Frivolous Friday! Zion National Park, Bryce Canyon, Valley of Fire, Lake Powell & Phoenix – Wolf Pup RV Adventure #6
It’s Frivolous Friday!
Thought I would share some of the fun I squeezed in this week (in between all my portrait sessions and retouching work.)
Yep, this happened #1:
The hubs and I just spent two glorious weeks on an amazing RV Road Trip and guess what?
I brought along my camera to document the whole thing! **I know, you are amazed aren’t you? ;-P
If you need a quick refresher, we bought a little RV about nine months ago….
Isn’t it adorable? It’s just the right size for two people and one poodle!
Here’s what it looks like inside (after you open the slide out)
The brand name is “Wolf Pup” and I think the name is as cute as it looks!
One wall of our trailer slides out after you park so it’s extra roomy inside….
So our adventure was 1800 glorious miles over 12 nights from the desert to the mountains and everything in between!
Here’s our route:
Our first amazing stop was Valley of Fire State Park (just north of Vegas) where the rocks were on fire and the views were out of this world!
Don’t you think hills really do look ON FIRE?
Oh and yep….the camping poodle accompanied us….
We saw lots of cool things at Valley of Fire, like these pictographs from 700 A.D.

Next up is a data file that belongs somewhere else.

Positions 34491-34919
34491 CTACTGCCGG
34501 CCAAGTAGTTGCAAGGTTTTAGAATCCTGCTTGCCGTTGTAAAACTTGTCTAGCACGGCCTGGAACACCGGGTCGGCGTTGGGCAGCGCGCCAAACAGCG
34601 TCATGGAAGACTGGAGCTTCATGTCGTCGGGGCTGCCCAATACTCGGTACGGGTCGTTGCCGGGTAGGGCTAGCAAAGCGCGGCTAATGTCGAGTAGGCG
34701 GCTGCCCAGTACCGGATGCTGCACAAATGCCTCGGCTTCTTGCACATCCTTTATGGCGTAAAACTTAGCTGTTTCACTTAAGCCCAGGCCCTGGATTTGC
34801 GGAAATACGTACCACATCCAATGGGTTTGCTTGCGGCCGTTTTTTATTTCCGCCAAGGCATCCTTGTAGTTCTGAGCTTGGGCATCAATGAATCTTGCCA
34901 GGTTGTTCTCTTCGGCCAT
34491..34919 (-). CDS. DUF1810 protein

And some big horn sheep enjoying a meal….
Then we packed up our little Wolf Pup (the brand name of our RV and cutest name EVER) and hit the road…
Phase two of our trip started with a six hour drive to Utah
Oour beautiful campground was right next to the entrance of Zion National Park.
The views from our little camping spot were just jaw-dropping!
(And the icing on the cake it was that our campground was ideally located to just walk into the National Park without having to worry about parking!)
This was our first time to Zion National Park and it sure won’t be our last!
Cars are not allowed into the main part of Zion National Park, but it has a very nice (free) shuttle system –
you just hop on and hop off to see the sights or jump on a trail – here I am in full photographer mode!
And, whenever I’m in a National Park I ALWAYS have an audio guide going because why wouldn’t I want to LEARN about all the cool things as I’m seeing them?
“Just Ahead” is my absolute favorite audio guide (it’s GPS oriented, so when you drive by something interesting it automatically starts playing – we even used it on the shuttle!)
Look at all the information we got: